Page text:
Conservatives like me, and most notably conservative women and working moms everywhere, have every reason to cheer Judge - now Justice - Amy Coney Barrett's confirmation to the US Supreme Court. Those of us who adhere to the traditional role of our judicial system under our brilliant Constitution cheer loudest.
But for me, as a former Senate official who loves and reveres Senate tradition, this is bittersweet.
Take a look at this photo. What do you see, or more accurately, not see?
You do not see any Democratic Senators in their seats for a Supreme Court confirmation vote. Every previous Supreme Court confirmation vote I've attended or watched, going back to Robert Bork's defeat, featured every Senator attending the vote in person and voting from their seat, standing when called to cast an "aye" or "nay" vote. It is a great Senate tradition, showing great respect for the gravity of their vote.
I was watching C-SPAN, which doesn't scan the entire floor very often, but it appeared that every Republican followed tradition and voted from their desks.
It has happened every time, including the two most recent confirmations of Neil Gorsuch and Brett Kavanaugh. For the first time in recent history, Senate Democrats dissed and disrespected not just this great tradition, but Amy Coney Barrett, working mom and legal scholar.
This is a sad and notable moment in Senate history. Senate Democrats treated this just like any other vote. This may be one of the worst breakdowns with Senate protocol and tradition since Harry Reid eliminated the filibuster for executive and most judicial nominations. It was Democrats, not Republicans, who made this a sadly partisan exercise. And we are all less for it.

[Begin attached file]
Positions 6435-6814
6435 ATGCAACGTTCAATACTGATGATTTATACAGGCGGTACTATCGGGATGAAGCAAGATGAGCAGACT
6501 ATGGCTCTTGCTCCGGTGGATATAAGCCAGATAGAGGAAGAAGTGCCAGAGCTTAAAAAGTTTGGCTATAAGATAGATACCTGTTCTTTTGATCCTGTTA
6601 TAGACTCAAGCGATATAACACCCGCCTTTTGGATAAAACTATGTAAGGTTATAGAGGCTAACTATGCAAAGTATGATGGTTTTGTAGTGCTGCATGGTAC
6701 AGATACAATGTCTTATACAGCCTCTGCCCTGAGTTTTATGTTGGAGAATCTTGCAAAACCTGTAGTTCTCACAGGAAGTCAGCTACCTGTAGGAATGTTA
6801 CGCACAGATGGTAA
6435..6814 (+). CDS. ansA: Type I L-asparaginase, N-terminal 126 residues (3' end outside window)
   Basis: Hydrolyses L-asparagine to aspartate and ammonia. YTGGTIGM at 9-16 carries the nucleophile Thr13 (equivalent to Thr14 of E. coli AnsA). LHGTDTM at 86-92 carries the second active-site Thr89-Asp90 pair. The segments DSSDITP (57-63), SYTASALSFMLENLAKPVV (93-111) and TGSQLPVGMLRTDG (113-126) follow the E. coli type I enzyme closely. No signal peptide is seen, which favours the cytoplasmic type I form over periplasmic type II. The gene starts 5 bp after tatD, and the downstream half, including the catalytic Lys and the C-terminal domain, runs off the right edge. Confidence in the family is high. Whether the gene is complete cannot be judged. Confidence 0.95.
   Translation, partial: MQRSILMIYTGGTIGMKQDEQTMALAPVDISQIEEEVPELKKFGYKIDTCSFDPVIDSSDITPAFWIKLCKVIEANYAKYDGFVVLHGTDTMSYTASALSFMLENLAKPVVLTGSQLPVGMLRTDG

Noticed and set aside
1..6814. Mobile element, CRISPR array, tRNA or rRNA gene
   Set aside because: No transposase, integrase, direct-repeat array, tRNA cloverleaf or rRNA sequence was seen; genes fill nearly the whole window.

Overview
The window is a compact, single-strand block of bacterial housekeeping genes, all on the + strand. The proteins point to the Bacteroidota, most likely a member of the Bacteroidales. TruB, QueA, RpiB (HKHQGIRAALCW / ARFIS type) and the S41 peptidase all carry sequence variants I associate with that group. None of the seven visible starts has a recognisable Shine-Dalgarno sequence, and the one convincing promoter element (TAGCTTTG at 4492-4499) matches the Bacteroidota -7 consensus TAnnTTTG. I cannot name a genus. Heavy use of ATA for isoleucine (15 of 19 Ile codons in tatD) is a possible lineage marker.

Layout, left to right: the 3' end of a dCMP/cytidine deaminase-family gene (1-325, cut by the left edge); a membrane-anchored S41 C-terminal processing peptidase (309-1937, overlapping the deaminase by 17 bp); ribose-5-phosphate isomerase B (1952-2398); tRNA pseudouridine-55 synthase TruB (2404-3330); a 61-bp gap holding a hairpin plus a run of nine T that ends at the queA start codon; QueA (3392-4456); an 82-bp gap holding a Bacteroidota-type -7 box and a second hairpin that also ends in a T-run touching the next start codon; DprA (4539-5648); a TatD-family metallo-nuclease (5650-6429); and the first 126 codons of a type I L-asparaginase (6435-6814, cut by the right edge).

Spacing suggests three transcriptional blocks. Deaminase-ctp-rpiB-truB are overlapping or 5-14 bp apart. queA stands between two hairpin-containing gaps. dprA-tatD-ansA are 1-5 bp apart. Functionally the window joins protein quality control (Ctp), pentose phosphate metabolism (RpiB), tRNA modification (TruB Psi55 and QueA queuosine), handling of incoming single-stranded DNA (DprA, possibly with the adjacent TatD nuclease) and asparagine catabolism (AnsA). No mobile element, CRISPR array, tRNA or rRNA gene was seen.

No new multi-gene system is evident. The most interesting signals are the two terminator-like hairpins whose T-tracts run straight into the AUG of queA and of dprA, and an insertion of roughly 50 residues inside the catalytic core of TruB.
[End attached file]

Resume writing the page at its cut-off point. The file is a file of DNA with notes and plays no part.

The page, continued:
Sure, they were unhappy with the process. They wanted the vote to wait until Joe Biden was elected along with a Senate Democratic Majority (to be determined by you, the voters) so THEY could decide. It was always about the power, not the precedent or the rules, which were clearly, and always, in support of the current Senate Republican majority. That's politics, and they are the rules. The current Congress doesn't expire until the first Tuesday after the first Monday in January, after the November 3rd election.
But one of the great virtues of the Senate has been its respect and adherence to tradition. Thanks to recalcitrant and petulant Senate Democrats - all of them - the Senate's breakdown into an abyss of rank partisanship was obvious, if not complete. It deeply saddens me.
Oh, sure, smarmy Democratic leader Chuck Schumer blames Republicans for all this. We also know precisely what he would have done if the shoes were on the other foot - he was Majority Leader (shudder) working with a President Hillary Clinton (severe shudder) facing a challenging reelection campaign while filling a vacancy left by, just saying, the departure of Clarence Thomas.
Would Republicans have behaved like Democrats and failed to show respect for tradition and the nominee? We'll never know. But I suspect they would have shown up. They always have. In fact, most Senate Republicans voted for the confirmations for every current sitting Justice nominated by a Democratic President. And Ruth Bader Ginsberg. You can look it up. That is clearly not true for Senate Democrats, going back to Justice Clarence Thomas's nomination. Only the late Justice Antonin Scalia and retired Justice Sandra Day O'Connor, over the past 40 years, have enjoyed broadly bipartisan votes from a nomination made by a Republican. You can look that up, too.
You know exactly what he and Senate Democrats would have done. Admit it. As Darth Vader once said, "search your feelings. You know it to be true."
I hope the Senate finds its way back to sanity. It may be awhile. If ever.